Lyotard's examples of metanarratives, first discussed in 1984, include his arguments regarding the societal outcomes of a political metanarrative versus a philosophical one (Bertens, 2002). Since then, many authors have identified the existence of master narratives within their own domains: Rosen's most recent example in journalism; Alridge's (2006) [end page 21] examination of history textbooks, particularly in their representation of Martin Luther King; Aguirre's (2005) consideration of academe, especially as it limits personal narrative; Lawless's (2003) exploration of a transformed master narrative in religion as women "shift the religious subject"; and Richardson's (1997) analysis of modern literary theory and its restrictive master narratives, to name only a few.
It is Lawless's look at the master narrative in religion that is most directly relevant to the journey Sue1 takes in Dissident Daughter. Lawless restricts her discussion primarily to Western culture and the Christian faith, and uses the term "religious master narrative" to describe a narrative "in which males are privileged by culture, society, and the church" (p. 61). Her study of women in the pulpit suggests that women can disrupt the narrative "by their presence, voice, and experience" (p. 62). It is both reminiscent of and perhaps a fulfillment of the implied promises in two groundbreaking works on women's issues. First, Belenky, Clinchy, Goldberger, and Tarule's Women's Ways of Knowing: The Development of Self, Voice, and Mind (1986) shows a study of women, who are very much like Sue Monk Kidd, whose natural thinking and learning processes have been negated by a master narrative that does not include them. Second, Gilligan and Mikel Brown's Meeting at the Crossroads (1992) shows adolescent girls, who are very much like Lily Owens, who have learned to exchange natural discourses for those that are "approved." Neither text mentions a master narrative, but both the younger and older women of each one live under its oppression.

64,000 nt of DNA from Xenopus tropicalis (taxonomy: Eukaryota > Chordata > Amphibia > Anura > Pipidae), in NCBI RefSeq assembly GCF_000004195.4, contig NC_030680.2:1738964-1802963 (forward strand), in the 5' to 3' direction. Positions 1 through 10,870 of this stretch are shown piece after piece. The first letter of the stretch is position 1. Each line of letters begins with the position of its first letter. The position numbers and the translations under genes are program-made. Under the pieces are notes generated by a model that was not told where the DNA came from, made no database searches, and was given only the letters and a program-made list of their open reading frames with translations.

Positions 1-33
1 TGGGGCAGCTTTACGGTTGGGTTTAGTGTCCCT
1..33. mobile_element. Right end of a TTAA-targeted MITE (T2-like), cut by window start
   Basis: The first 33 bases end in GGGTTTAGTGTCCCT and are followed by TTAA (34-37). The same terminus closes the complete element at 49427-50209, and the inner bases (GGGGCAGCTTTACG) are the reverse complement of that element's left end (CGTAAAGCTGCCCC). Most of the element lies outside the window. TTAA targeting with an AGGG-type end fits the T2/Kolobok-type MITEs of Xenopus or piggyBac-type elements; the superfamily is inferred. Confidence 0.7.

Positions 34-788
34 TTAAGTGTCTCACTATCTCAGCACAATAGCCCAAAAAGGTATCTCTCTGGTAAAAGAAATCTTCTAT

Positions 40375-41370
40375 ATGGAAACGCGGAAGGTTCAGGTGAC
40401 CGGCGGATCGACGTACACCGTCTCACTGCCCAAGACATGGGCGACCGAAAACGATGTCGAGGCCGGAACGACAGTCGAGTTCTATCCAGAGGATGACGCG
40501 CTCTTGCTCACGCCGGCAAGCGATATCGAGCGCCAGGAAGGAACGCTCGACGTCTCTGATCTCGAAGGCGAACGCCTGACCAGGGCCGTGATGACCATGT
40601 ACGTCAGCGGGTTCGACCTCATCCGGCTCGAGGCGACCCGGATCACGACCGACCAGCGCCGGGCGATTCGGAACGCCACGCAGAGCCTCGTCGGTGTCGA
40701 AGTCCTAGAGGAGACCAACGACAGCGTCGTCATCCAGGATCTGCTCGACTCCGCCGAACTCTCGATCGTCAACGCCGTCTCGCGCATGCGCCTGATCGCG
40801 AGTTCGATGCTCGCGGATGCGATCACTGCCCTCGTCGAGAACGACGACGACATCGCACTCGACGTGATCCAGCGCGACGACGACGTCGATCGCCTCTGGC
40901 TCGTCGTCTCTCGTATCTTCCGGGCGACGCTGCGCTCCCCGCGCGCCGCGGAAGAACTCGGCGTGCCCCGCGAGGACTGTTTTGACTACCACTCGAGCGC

The religious master narrative as suggested by Lawless (2003) is indeed the topic of Sue Monk Kidd's memoir and the focus of her journey. Sue was raised in a Southern Baptist Church, and as an adult was married to a Southern Baptist minister who served as a chaplain at their local university. She taught Sunday School and, of course, attended church regularly. In her context (as well as in my former context), the term "master" narrative is a most relevant and also most tragic pun: Jesus is often referred to in the New Testament as "Master"; man is said to be the "head" (master) of the wife; man is to have dominion (mastery) over the earth and subdue it. Thus, humans, animals, and the earth are all to be governed by the male of the human species, and, to reinforce that, the governing deity is masculine. Rosen (2003) writes, "the longer [the master narrative] hangs around the more natural the thing seems" (Paragraph 10). This particular religious master narrative has been "hanging around" for approximately 2000 years, time enough to perfect a framework that answers almost any life question or concern with a response that derives "naturally" from its structure.